Annie Markan was lead singer of French girl group Les Gam’s before being promoted Diana Ross-style ahead of the other members. The move marked the beginnings of a solo career – one that has found Annie lasting popularity with yé-yé fans.
Annie had been a member of Les Djinns, a group that released a string of singles between 1959 and 1964 and had just one small hit, in 1960, with Marie Marie.
In September 1962, she and three other members of the group – Graziella, Michèle and Suzie – formed Les Gam’s. The name was derived from the first letter of each girl’s name, plus an errant apostrophe to add a fashionable Anglophone touch.
They issued one disc on the Vogue label before switching to Mercury for subsequent releases.
Their repertoire consisted almost exclusively of covers of American songs and they enjoyed some success.
The writing was on the wall for the group with the release of Une petite larme m’a trahie, their take on Burl Ive’s A little bitty tear, in September 1964. On it, Annie was given top billing, with credits reading Les Gam’s with Annie Markan. This signalled clearly that Mercury was grooming Annie for a solo career.
And so it transpired. She issued her first solo EP in 1965. It led with Quand mon ami pleure, a version of the little-known When my baby cries, penned by Brit girl Lesley Duncan. French lyrics had been written specially for Annie by Hubert Wayaffe, presenter of Europe 1’s Dans le vent programme.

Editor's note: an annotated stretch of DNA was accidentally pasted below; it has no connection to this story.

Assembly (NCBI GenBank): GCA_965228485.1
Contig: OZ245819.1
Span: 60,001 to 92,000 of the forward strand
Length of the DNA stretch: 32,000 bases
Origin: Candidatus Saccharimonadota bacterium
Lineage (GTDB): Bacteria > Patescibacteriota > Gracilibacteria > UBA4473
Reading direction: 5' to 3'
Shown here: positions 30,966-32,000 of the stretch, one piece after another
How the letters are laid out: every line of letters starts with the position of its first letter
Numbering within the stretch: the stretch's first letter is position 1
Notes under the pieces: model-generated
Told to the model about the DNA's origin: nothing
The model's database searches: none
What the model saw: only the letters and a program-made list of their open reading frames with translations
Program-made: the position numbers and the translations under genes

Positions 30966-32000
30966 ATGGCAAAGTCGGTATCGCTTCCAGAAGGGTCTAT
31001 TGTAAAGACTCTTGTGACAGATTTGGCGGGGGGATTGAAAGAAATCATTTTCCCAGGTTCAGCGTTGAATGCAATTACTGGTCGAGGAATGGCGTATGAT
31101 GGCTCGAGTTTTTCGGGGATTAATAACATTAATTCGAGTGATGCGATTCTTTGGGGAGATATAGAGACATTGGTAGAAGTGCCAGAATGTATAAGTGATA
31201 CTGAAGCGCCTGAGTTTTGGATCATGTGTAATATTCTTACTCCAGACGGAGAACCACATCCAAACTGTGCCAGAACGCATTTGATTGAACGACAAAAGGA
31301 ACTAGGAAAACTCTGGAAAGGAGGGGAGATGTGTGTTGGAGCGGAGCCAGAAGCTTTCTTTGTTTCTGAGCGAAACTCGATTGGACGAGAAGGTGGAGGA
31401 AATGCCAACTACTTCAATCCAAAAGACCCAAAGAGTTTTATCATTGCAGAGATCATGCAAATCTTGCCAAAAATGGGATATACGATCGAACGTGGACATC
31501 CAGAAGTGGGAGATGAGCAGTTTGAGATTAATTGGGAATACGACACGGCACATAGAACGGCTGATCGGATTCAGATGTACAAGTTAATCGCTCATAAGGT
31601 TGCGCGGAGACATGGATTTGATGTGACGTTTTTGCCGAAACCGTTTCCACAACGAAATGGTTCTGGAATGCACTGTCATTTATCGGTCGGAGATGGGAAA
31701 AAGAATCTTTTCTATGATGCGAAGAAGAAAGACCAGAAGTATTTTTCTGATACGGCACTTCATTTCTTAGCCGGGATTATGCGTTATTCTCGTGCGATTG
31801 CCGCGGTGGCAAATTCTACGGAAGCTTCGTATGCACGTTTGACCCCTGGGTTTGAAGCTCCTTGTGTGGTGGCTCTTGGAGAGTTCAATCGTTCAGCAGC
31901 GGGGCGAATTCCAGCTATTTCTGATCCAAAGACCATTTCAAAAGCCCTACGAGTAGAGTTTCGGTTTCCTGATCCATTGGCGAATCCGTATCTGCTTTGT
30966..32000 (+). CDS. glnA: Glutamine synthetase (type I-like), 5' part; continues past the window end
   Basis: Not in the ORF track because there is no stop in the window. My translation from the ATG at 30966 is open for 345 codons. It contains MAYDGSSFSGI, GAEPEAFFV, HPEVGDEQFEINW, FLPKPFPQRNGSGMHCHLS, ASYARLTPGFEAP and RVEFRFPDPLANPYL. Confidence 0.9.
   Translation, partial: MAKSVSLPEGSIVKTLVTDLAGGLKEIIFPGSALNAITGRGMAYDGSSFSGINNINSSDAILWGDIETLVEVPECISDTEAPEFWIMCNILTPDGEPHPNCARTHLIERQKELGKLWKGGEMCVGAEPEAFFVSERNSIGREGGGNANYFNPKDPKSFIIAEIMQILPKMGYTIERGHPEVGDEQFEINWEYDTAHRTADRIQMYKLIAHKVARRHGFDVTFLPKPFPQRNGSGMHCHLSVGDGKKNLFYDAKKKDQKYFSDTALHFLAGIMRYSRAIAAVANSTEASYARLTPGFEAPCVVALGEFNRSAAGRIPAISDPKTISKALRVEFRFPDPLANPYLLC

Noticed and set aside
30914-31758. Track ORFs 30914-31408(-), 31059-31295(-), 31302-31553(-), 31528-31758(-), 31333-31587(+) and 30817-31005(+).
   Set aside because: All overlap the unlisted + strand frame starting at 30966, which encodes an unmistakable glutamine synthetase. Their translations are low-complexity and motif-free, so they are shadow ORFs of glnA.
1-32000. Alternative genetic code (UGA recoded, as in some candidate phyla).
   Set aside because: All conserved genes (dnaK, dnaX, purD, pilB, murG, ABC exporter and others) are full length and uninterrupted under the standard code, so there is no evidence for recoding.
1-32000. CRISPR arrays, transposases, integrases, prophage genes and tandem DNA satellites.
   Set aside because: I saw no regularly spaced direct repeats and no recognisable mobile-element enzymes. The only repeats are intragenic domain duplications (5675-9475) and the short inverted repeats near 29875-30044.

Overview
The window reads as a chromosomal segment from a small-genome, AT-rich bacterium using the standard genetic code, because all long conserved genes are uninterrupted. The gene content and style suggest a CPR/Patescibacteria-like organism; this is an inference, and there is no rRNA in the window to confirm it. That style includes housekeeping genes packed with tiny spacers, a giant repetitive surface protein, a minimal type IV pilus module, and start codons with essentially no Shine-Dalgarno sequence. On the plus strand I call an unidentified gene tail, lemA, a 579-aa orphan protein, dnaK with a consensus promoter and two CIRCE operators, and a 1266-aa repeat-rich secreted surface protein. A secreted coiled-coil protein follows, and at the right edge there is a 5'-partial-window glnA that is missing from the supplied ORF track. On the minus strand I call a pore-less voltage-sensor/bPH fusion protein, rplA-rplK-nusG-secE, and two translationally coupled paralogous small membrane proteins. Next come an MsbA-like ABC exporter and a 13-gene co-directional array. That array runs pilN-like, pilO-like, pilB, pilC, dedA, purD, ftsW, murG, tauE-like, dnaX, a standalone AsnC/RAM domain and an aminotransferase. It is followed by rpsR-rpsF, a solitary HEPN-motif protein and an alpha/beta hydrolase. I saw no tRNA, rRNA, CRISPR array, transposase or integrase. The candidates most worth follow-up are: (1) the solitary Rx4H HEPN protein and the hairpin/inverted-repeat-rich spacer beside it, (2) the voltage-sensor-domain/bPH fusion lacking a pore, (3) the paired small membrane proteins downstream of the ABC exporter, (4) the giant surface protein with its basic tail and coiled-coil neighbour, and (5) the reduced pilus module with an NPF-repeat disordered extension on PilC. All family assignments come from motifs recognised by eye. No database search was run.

An effort was made to distance the singer from her past with Les Gam’s. No mention was made of the group on the record’s sleeve and the lead track was in marked contrast to her earlier material. Billed as the great white hope of French rhythm ‘n’ blues, she promoted this gentle track – quite a leap from the highly danceable, if slightly shrill, Shirelles-esque numbers associated with Les Gam’s.
Sadly, the disc soon found its way to the bargain bins of Monoprix, and Annie returned to more familiar fare for her follow up. Les Gam’s had enjoyed their biggest hit with Il a le truc, a version of the Exciters’ He’s got the power, so the US group’s back catalogue was raided again for Annie.
The result was Fais comme tu voudras (the high-camp Run mascara). The EP is interesting for including Cette fois, a version of British singer Lulu’s Satisfied, and Est-ce que tu me vois, dis?, a take on Aretha Franklin’s Can’t you just see me.
Perhaps the most surprising choice was the inclusion of Tu es romantique, better known as L.O.D. (Love on delivery) by Joyce Miller, but which Les Gam’s had previously recorded for the German market as Du sagst (I love you).
But it is Annie’s two final two releases that are generally deemed her best.
When US singer Len Barry scored a hit in France with 1-2-3, bosses at Mercury decided that Annie should give it an overhaul, to become Un, deux, trois. The EP is now more collectable for Annie’s version of Martha and the Vandellas’ Nowhere to run, retitled Mon obsession me poursuit. (The song was also recorded by boy beat combo Les Lionceaux, who Annie had often performed with during her time as part of Les Gam’s.)
Issued in 1966, her final EP featured Fière allure et cheveux longs, a version of Charlie Rich’s Mohair Sam, and the original Raconte-moi, a mid-tempo dance number. A lack of success saw the singer quietly dropped by the label.
She is understood to have gone on to work in public relations.
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